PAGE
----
The demonstrators filed in and attendees had a chance to speak about their own testimonies and share their thoughts on the movement. As they spoke about their hopes for the future and the trials they have endured, everyone under the picnic shelter applauded.

By the end, the demonstrators invited the Invaders to join them on their march and thanked them for coming out.

On Monday, Caschetta walked at the Crown Point rally, where several people had gathered with firearms and shouted at protesters during their walk going north on Main Street into the bike trail. On Thursday, Caschetta said this time, he was glad they came to the demonstration.

“I think we definitely changed some hearts and minds and opened up eyes,” Caschetta said. “This was about peace and unity and it’s what we intended to do. I am glad they showed up and took the time to listen and to understand. Some of the Invaders walked up to me and said it’s changed their views.”

“They did a great job,” said Kaos, a member of the Invaders who asked that only his road name be used. “I live in town and I showed up early and asked why they were doing this and what they were doing. I’m a Desert Storm veteran and I fought for their right to peacefully protest. The way they did this was perfect. With what happened in Crown Point on Monday, I am disappointed in the counter protesters.”

Kaos said he empathizes with Caschetta and Horst-Moore’s message.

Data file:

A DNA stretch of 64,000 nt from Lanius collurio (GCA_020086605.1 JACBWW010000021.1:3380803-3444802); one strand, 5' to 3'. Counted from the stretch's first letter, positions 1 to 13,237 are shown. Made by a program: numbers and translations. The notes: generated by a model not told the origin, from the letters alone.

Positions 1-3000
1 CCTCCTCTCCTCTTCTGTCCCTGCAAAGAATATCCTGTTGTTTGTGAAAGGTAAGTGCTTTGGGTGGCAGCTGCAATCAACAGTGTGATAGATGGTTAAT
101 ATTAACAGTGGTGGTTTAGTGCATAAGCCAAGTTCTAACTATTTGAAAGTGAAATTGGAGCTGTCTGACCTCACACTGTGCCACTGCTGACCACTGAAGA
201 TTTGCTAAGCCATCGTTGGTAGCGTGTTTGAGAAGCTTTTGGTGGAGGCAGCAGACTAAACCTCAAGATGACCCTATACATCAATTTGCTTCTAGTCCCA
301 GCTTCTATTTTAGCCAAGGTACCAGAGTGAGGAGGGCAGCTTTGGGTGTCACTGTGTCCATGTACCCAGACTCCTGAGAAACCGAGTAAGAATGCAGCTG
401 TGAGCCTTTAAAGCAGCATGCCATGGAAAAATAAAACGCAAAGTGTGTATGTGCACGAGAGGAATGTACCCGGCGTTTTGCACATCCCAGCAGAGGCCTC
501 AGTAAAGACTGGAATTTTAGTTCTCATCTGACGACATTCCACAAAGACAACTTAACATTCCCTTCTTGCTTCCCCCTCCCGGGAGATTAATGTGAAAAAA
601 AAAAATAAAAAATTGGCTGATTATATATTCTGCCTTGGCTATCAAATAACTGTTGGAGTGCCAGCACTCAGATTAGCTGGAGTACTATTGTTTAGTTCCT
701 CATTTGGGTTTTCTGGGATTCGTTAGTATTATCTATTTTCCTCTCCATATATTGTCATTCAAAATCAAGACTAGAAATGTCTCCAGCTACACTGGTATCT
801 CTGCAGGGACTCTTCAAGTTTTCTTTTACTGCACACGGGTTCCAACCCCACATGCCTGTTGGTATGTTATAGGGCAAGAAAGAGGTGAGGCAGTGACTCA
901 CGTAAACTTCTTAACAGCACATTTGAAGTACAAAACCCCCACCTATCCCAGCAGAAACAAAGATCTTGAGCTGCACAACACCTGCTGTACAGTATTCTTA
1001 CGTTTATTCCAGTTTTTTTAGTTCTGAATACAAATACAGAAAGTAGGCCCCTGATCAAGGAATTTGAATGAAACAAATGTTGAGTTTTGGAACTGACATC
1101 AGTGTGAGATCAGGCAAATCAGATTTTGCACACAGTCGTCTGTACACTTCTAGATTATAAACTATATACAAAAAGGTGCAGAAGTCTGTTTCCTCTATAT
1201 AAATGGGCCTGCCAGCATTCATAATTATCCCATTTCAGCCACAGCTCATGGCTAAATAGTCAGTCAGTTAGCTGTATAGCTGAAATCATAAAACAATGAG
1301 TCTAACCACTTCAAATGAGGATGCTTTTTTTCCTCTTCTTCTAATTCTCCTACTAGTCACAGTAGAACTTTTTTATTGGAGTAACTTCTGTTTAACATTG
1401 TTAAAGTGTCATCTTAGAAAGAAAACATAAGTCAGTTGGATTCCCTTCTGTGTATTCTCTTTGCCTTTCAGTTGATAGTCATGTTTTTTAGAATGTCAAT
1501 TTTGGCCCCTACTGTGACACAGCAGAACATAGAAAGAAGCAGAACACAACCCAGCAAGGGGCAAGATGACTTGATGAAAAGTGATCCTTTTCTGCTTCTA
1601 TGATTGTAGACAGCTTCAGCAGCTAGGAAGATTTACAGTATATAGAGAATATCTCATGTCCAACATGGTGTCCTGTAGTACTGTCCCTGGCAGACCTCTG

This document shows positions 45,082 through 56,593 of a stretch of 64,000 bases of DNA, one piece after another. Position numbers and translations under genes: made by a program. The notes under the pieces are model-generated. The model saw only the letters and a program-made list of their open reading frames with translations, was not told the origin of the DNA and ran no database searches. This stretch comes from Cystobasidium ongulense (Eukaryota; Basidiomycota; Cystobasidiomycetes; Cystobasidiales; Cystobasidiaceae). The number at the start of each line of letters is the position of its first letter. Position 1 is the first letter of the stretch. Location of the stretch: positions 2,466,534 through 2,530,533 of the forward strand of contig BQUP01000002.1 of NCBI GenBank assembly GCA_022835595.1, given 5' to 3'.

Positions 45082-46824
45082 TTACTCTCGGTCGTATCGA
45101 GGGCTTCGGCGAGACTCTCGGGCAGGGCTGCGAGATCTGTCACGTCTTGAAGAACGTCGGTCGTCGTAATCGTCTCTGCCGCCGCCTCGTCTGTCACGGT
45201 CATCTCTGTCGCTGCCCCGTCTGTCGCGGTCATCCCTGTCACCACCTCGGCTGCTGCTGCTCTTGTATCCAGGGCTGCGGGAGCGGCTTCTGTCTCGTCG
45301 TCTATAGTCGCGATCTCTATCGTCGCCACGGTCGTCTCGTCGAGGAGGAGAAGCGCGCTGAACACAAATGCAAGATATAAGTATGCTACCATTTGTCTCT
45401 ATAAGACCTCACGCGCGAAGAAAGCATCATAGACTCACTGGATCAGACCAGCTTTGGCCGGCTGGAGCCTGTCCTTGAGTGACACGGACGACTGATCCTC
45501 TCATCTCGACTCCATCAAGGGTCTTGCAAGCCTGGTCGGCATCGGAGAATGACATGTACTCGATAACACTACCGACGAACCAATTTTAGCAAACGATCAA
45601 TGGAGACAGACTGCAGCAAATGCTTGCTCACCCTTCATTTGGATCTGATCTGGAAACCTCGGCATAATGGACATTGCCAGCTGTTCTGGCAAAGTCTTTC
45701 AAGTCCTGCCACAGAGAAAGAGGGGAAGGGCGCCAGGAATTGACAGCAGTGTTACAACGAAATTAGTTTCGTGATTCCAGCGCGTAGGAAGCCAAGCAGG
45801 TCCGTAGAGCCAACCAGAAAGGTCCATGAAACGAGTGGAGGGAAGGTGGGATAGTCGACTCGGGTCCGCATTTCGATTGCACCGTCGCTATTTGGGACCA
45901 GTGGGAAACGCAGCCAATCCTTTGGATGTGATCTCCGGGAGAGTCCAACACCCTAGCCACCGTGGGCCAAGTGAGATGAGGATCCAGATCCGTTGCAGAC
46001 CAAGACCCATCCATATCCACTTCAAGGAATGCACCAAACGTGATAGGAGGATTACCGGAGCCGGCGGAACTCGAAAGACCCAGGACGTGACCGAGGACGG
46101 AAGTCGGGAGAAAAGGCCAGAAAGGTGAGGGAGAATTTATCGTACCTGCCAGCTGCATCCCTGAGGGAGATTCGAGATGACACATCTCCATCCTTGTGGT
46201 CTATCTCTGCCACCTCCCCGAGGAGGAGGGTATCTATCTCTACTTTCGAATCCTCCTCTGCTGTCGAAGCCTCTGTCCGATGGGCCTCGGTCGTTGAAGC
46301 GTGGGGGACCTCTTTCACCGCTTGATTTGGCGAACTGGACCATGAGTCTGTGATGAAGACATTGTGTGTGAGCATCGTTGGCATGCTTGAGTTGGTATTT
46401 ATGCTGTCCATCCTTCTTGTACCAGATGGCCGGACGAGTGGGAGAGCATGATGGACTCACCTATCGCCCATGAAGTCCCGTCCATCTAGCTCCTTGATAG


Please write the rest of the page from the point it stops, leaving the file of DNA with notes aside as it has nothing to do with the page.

“I talked to Cedric’s dad for a while and we were talking about how it’s not just one color of people being treated unfairly by police,” Kaos said. “I get pulled over because I’m riding and wearing my Invaders vest. But Cedric didn’t choose the color of his skin and I chose to wear this vest.”

Lowell residents Brian Bucenell and John Rogers stood by with a few other men who were openly carrying rifles.

“It went extremely well, which is the way communities should come together — having conversations” Bucenell said. “I was concerned with what I saw on the news. That’s why we’re here. We saw everything happening in other areas and just didn’t want to have that happen here.”

When asked about how the men think more peaceful gatherings can be facilitated, Rogers responded, “Stop judging people on the color of their skin, their career or clothes.”

“Start a conversation,” Bucenell added. “It takes two seconds to walk up to someone and say, ‘Hi, how are you doing?’”

The demonstrators closed in prayer and they walked back to Liberty Park, thanking and cheering for the officers directing traffic along the way.

“In the end, it’s our generation to move on with the world. It’s going to be our generation to raise our kids and raise them the right way,” Caschetta said. “Are we going to let this past continue or are we going to change it? We’re supposed to be making a difference. We can’t follow what’s been going on in the past. We got to change it. Clearly, we got to change it and I think it’s time right now, Lowell, Indiana.”

Gallery: Protesters, defenders find common ground in St. John

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Night Crime/Breaking News Reporter

Anna Ortiz is the breaking news/crime reporter for The Times, covering crime, politics, courts and investigative news. She is a graduate of Ball State University with a major in journalism and minor in anthropology. 219-933-4194, anna.ortiz@nwi.com